Baby sleep routines: the facts and the fallacies
Written by: Nicky Barker, Founder of Little Ones & Paediatric Sleep Specialist
Routines get a bad rap. There seems to be this general assumption that on a “routine” your baby is left to cry themselves to sleep, they are only fed when it is “feed time”, they are kept awake despite being tired. This seems to stem from some archaic form of parenting, a leftover from our parent’s generation or the one before where these sorts of routines were fashionable.
The truth is that in this day and age, “routines” are a whole new kettle of fish (or babies) simply because of what we now know, largely through science, about the way baby sleep works.
In this article we take a look at some common misconceptions surrounding "routines", or what we now refer to as Sleep Programs.
What on earth IS a Sleep Program and how is it different to the routines of old?
Our Sleep Program is a natural rhythm for your day which follows a baby's age-specific sleeping needs and changes as these needs mature and develop. Each Program is designed to work with a baby's circadian rhythm (or body clock) and harnesses their natural dips in energy to mean babies are sleeping at the right times and for the right lengths to lead to easy settling, decent napping and good night time sleep. It is not about forcing a baby to conform to a structure that doesn't suit their age, developmental stage or settling ability.
But my baby will sleep as much as they need to naturally, won’t they?
Not necessarily… I let my first child “go with the flow” sleep-wise when she was born, but major problems started creeping in around 4 weeks. She started to LOVE sleeping during the day, so much so she would then wake at 3 AM and lay there wide awake for hours because she actually just needed some awake time!
All babies within specific age ranges require a certain amount of total sleep hours in a 24-hour period. It is common sense then, that if a baby has too much of this total sleep in their daytime hours, they will naturally sleep less at night. So it is true to an extent that most babies will, if everything else is lined up right, sleep the perfect amount across that 24-hours... Often however they just need a helping hand to get those sleep hours happening at the right times so they’re not up partying all night long!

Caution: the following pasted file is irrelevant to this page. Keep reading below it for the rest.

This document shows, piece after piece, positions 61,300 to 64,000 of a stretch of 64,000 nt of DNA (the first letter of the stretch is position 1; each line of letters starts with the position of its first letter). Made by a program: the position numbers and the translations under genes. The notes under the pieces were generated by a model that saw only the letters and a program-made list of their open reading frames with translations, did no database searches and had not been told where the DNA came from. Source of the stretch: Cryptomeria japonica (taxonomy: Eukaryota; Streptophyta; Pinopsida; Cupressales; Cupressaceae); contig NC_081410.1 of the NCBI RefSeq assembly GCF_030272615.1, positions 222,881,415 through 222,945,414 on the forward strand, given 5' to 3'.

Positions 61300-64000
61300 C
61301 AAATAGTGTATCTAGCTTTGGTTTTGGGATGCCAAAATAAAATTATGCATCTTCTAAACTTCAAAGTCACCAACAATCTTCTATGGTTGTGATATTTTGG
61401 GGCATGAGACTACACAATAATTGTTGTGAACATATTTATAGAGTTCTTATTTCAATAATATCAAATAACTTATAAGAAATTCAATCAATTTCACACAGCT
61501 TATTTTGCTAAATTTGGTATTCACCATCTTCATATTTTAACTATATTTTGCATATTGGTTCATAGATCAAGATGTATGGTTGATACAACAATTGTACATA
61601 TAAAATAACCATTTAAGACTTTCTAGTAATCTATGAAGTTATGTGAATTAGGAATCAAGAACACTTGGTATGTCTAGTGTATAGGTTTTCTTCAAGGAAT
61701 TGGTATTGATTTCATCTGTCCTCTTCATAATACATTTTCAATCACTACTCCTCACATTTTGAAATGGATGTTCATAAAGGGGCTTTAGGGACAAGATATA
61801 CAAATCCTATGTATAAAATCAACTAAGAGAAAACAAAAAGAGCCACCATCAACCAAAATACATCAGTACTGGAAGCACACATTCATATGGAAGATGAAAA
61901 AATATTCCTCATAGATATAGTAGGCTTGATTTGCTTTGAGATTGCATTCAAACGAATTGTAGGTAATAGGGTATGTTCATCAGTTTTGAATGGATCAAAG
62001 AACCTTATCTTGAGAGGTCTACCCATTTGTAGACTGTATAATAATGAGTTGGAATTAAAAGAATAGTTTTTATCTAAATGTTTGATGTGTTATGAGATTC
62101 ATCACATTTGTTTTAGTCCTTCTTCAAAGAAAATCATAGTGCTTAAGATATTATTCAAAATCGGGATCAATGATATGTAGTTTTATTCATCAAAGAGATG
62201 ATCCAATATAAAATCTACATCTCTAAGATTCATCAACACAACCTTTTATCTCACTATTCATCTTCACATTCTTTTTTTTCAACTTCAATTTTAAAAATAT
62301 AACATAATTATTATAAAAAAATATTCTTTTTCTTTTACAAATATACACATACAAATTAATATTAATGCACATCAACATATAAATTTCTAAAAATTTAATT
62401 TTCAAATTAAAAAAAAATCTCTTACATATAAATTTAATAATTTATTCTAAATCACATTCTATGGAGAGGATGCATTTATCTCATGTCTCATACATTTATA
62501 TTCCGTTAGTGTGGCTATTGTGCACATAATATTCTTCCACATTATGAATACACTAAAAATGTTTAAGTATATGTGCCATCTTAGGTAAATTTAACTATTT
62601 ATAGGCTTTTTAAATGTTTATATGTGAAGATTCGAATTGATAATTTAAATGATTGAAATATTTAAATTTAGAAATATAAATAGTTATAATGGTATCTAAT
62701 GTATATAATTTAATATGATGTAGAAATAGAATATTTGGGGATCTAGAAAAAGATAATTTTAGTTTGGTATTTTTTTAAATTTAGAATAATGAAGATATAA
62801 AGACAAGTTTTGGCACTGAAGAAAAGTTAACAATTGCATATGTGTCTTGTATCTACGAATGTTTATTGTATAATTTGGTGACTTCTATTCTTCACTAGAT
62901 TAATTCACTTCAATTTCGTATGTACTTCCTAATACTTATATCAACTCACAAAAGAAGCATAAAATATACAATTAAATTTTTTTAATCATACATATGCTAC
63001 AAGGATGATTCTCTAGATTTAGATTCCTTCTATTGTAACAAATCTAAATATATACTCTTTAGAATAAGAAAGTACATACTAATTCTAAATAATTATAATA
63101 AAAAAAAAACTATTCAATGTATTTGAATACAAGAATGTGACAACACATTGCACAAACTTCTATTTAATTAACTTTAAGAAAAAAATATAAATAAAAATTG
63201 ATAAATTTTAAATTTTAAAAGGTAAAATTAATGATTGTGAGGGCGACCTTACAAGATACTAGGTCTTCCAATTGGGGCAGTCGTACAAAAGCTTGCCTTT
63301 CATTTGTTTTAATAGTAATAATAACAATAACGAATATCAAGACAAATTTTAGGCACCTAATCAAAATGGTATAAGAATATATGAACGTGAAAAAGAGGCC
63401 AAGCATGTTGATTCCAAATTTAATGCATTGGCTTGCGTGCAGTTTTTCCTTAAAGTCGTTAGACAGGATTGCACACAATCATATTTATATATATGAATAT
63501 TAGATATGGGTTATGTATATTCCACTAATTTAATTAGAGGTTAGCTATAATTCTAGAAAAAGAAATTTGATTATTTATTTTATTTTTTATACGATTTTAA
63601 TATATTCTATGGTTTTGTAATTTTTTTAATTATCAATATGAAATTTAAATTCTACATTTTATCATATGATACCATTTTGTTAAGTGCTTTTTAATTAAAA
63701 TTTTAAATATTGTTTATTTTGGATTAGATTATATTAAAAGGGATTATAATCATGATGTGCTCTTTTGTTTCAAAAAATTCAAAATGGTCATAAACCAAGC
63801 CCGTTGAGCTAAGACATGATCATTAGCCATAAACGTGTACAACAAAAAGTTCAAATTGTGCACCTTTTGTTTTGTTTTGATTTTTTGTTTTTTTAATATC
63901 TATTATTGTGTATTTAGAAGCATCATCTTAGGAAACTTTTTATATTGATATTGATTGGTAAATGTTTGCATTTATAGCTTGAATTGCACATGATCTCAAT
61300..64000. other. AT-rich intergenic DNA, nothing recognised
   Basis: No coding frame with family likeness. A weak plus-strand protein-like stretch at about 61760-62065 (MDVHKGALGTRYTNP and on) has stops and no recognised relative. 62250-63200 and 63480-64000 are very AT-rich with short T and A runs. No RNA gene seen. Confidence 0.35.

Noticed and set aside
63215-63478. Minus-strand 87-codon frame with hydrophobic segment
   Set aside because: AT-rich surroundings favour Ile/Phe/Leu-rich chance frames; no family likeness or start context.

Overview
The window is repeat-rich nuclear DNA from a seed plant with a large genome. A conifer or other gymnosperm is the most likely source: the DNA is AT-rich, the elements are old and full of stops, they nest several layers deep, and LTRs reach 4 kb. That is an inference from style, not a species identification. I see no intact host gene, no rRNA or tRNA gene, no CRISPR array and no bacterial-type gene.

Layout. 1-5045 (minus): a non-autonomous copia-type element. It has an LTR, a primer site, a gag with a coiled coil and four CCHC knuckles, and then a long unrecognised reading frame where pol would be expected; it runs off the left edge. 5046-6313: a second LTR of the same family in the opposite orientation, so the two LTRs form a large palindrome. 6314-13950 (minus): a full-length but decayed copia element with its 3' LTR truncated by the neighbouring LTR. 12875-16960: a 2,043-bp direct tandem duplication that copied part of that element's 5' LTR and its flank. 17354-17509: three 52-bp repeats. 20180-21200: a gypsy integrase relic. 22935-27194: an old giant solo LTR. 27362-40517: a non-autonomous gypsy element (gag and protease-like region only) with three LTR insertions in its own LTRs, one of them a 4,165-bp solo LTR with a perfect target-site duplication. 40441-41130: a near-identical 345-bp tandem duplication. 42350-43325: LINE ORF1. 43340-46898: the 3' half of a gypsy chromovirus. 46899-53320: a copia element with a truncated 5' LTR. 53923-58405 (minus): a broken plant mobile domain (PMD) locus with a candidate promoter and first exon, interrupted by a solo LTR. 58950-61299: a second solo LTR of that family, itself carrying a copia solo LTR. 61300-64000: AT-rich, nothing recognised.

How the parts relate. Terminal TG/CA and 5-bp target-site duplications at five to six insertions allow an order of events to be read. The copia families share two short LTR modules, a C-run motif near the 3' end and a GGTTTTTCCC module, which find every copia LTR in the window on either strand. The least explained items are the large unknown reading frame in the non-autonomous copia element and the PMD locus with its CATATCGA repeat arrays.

Naps aside, what are the benefits to my baby and me of following some sort of schedule?
Following a schedule or our Program lets you confidently respond to your baby's needs throughout the day. You always know what is happening next and how to soothe your baby - knowing if they're tired or hungry or just need some attention! The guesswork is taken out.
Having a more predictable rhythm to your day also means you‘re able to spot quite quickly when something is amiss. Once a baby is napping and feeding at the best times for their age you are able to spot other things that might be going on, which the Program can highlight - things like sickness, reflux, tongue or lip ties.
One thing our customers love about having their babies in a more structured approach to their day is that you can plan your own day around when your baby is going to be sleeping. You can make appointments for when the baby is awake, or go for walks or coffee with friends while the baby is sleeping, confident in when your baby will need to feed or sleep next.
Why should I feed my baby at the suggested times vs randomly throughout the day?
You can absolutely breastfeed on demand while still establishing some structure to your day! On-demand feeding is good for babies, even if it can be tough on mums.
We also have suggested feed times in the Programs if you need some more guidance. Naturally as your baby grows, milk feeds will turn into breakfast, lunch and dinner solids with snacks in between. Our Programs recommend the milk and solids feeds happen at certain times to ensure your baby will have a good feed and a full tummy for any naps. Feeding a baby right before her nap can mean she is too tired to take a decent feed and you can also develop a feed-to-sleep association; both factors can result in your baby not napping for a decent length of time.